Auck Ward

A Honeymove Blog

Tag: traffic

What Do These Three Wide Red Traffic Lines in Balmoral Mean?

On my walk home this past Tuesday, an Auckland Transport employee asked me if I could answer a few questions about a newish project. He asked me what do I think new red lines like these mean:


Now, I don’t drive in Auckland. Yet. But I have driven, not in New Zealand, but in DC and in New York, so I should be able to earn my Girl Scout badge in defensive driving, with some demerits for cursing under and over my breath. Maybe I’m better at driving defensively.

Red usually means stop or slow down. In an afterthought, yellow or white may be interpreted as slow down as well. Three wide lines make the point that something is coming. So my guess was: Slow down before you get on this really busy road in and out of the city.

The nice AT guy told me the lines are intended for drivers turning off from the main artery into a residential zone, to get them to slow down.

AT is calling these lines the “threshold treatment,” signaling to drivers that they’re no longer in the fast-paced commercial zone they just zoomed down. It’s part of a wider effort to institute a “Residential Quiet Zone” in the neighborhood, aimed to prevent drivers from speeding through side streets.

The meaning of those red lines wasn’t intuitive to me, but I’m just a person and a migrant. He asked if there is something that could be done to improve how the lines are supposed to get the message across to drivers. I suggested using a different color or painting a word down. But I also added the caveat that I just moved here, I don’t drive yet and I certainly do not have a degree in engineering.

The guy was gracious for the input anyway. I went off on my day, wondering how the hell I’m going to get acquainted with New Zealand driving laws. Driving school, that’s how. I think I will need my head reprogrammed in order to drive on the left and interpret the rules.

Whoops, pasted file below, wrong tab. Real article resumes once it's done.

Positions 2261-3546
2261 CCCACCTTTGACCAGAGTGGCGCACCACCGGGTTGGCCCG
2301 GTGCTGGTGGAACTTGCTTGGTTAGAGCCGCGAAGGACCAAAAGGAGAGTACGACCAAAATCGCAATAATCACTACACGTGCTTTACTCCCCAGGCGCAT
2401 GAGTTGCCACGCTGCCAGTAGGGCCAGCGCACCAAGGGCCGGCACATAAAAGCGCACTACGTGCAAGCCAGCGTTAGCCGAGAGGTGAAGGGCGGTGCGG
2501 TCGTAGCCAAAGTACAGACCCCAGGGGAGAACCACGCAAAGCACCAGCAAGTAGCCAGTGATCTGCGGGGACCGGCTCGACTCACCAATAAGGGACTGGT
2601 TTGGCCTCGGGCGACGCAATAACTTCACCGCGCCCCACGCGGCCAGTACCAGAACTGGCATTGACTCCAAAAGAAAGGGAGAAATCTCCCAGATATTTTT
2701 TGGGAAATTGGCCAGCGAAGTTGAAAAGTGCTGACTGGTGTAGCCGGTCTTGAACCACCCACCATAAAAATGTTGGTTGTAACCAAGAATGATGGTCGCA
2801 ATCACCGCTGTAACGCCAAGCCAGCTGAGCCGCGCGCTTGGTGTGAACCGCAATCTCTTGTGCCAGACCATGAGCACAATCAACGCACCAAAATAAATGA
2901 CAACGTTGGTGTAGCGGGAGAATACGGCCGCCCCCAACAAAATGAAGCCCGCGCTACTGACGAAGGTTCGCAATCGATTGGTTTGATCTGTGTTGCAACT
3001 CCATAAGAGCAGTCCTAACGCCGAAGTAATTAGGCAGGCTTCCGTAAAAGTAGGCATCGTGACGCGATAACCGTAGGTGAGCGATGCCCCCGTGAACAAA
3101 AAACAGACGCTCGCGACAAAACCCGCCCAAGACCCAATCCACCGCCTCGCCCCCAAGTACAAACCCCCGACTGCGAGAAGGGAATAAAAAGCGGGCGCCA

Would you have thought “slow down driver” if you saw red lines like these? Tell me in the comments.

Zen and the Art of Walking into Hanoi Motorbike Traffic

HANOITRAFFIC from warwick meade on Vimeo.

Don’t worry, it happens to everyone when they first get to Hanoi.–”Vietnam,” Lonely Planet, page 9.

What the authors meant by “it” is that you get lost in the many streets and alleys of Hanoi’s Old Quarter.

I remember reading this sentence a few times in the past, using the sentiment to console myself when faced with the reality of crossing the street in Vietnam, facing a steady stream of motorbikes.

Motorbikes are the primary form of transportation in Vietnam. The Wall Street Journal, citing Vietnam’s Ministry of Transport, puts the number of motorbikes in Vietnam at 37 million. That’s roughly one for every three people in Vietnam.

There are so many motorbikes in Vietnam that there was a news report of proposals to ban motorcycles in cities. There are cars, vans and buses also sharing the road, but not nearly as many and they’re just big boulders trying to get through narrow streets.

Motorized traffic doesn’t stop often in Hanoi, or elsewhere in Vietnam really. There are traffic lights and drivers obey them, but there seem to be fewer in Vietnam than in an American city. Which makes crossing the street in Hanoi terrifying at first. I kept thinking of George Constanza’s Frogger experience from Seinfeld.

In order to make it across the street, I hid behind Kiwi and acted like his shadow, so wherever he crossed, I just followed. It was kind of romantic in a way: I need to be near you [please make sure I get across safely].

After a couple of days, the shock of crossing the street wears down and the act itself becomes fun. You become part of the flow. A friend recommended to look motorcycle drivers in the eye, so that they will see you and move around you. That does work, and I’m thankful for that advice. I would also recommend downing one beer (just one) to take the edge off. That way, you can move across an intersection or street in a Zen-like, give-zero-cares manner.

If anything, crossing the street in Hanoi is basically an exercise in Newton’s first law of motion. Things will stay in motion until something acts upon it: Motorcycle traffic will continue at the same rate and pace until a pedestrian appears, then drivers change speed and direction accordingly.

Science can be comforting sometimes.

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